I’m sure they used a coat hanger or three to make this toy?
After pulling every tuft of hair out with your Hair Magician, you decide to head to the shops for the Christmas sales. Your partner left home at 3am for the Next sale and being as the Hair Magician destroyed your haircut, you couldn’t bear to drive to Merseyway. You know too many people in the centre of Stockport.
You could have chosen The Trafford Centre or the Manchester Arndale. Instead, you decide to drive to Marple for some pork pies. Then you call in to the Toymaster store next to Archers’ pie shop.
Something strange is seen next to the Airfix kits and the Humbrol paints. You ask the shop assistant as to whether this skeletal helicopter works. You are surprised to find it does, but you couldn’t test it outside the shop for fear of hitting a wayward 384 bus. At least the park’s only five minutes walk. Somehow you buy the contraption.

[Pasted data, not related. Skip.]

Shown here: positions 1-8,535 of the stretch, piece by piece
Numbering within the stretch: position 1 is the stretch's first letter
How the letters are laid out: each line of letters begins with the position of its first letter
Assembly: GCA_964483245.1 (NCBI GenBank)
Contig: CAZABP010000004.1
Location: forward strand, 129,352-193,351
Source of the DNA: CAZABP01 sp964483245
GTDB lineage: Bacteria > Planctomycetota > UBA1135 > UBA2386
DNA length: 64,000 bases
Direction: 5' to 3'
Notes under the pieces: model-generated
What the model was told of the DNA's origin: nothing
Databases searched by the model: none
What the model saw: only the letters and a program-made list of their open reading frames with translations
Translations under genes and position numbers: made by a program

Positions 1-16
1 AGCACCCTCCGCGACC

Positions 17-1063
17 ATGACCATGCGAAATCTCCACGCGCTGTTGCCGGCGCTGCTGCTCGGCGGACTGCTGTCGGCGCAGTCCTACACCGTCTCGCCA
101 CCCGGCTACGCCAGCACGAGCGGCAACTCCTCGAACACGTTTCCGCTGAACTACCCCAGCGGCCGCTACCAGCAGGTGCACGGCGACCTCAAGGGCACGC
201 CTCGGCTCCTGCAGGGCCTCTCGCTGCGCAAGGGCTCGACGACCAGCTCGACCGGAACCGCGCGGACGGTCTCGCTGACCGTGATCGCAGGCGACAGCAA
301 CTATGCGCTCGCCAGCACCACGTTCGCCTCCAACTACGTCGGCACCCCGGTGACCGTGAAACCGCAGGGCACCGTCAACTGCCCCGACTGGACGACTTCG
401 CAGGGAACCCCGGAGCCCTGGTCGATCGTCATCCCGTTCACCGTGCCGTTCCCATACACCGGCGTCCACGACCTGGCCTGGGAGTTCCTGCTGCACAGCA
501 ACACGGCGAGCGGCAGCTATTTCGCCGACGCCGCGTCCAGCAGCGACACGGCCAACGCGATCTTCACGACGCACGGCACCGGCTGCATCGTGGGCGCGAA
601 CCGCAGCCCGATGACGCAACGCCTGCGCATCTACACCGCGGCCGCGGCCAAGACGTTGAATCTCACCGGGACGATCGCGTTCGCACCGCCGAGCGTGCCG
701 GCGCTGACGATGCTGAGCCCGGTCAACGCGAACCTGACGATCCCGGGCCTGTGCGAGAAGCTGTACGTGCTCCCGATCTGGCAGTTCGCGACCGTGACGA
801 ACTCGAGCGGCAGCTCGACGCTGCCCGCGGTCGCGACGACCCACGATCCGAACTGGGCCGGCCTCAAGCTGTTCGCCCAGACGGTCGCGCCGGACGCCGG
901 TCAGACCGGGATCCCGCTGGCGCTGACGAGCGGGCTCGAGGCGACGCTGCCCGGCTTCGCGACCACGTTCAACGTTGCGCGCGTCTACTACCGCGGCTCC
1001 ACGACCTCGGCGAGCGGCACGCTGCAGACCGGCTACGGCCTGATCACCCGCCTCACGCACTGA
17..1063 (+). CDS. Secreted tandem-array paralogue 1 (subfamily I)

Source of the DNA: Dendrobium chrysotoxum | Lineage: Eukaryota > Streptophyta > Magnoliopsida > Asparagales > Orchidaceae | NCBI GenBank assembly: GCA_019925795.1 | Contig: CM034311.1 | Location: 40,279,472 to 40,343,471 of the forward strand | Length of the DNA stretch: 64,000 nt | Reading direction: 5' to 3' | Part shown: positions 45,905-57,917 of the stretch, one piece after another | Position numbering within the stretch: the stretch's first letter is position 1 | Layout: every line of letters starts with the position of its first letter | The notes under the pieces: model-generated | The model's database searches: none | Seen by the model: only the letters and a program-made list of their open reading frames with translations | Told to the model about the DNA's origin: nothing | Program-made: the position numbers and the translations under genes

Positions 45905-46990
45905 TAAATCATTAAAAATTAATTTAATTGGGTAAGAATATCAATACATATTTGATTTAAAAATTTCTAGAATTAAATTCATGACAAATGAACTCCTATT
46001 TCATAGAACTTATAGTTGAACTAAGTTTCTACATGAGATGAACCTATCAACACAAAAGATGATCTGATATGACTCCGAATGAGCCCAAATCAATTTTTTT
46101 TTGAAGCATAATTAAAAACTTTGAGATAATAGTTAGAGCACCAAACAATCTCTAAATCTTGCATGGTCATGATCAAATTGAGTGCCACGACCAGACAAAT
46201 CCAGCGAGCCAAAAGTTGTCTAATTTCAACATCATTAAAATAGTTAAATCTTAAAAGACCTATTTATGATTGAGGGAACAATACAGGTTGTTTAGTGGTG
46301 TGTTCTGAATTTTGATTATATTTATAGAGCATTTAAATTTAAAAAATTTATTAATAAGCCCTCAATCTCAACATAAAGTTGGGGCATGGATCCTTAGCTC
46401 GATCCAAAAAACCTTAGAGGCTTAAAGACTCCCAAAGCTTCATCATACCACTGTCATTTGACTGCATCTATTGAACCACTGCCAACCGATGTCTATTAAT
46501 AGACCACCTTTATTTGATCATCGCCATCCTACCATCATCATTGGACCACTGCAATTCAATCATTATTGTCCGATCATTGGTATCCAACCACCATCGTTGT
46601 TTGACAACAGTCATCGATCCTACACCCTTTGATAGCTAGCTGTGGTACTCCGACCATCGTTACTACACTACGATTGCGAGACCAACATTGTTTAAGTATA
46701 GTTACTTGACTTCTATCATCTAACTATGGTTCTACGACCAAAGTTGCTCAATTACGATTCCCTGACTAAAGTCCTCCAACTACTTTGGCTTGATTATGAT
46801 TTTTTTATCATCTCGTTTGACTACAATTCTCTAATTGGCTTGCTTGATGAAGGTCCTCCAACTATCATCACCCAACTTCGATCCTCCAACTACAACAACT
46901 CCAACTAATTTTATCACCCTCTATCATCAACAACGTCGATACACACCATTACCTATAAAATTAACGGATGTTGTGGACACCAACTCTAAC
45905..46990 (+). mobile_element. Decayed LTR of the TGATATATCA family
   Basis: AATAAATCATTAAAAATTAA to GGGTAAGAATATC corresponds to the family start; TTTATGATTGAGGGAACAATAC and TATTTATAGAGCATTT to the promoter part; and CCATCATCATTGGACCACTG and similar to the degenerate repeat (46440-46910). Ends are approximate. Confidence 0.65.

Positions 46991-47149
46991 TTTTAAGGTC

The Flying Copter Kite
The Flying Copter Kite has darkened UK and US satellite stations for the last twenty years. It is a wire framed helicopter made with a plastic body, steel blades, steel rotors and steel landing skids.
In 1996, when I first saw the contraption (in the old analogue era of satellite broadcasting), they retailed for £19.99. A price which myself and the rest of Chez Vall thought was extortionate (there’s probably a Dean book from the 1960s which enables you to make something similar for less somewhere). We wondered if any child would be enthralled by the toy. Or impressed by the disclaimer near the end of the advert stating its engineering credentials by some helicopter geek/salesman/kite flyer.
I would sooner have the Airfix kit of an Apache, model glue and the appropriate Humbrol paints for the proper camouflage effect. Plus it’s cheaper and – even if the Toymaster shop in Marple doesn’t have it in – there’s always Fred Aldous in the centre of Manchester. The Flying Copter Kite must sell enough worldwide, and it comes under a variety of names like ‘Gyro-Kite’, ‘SkyChopper’, ‘WindCopter’ or ‘CobraKite’.
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1996 price: £19.99 (plus £5.99 postage and packaging).
2013 price: £24.95 (via Fishpond.co.uk, free postage and packaging).
S.V., 03 December 2013.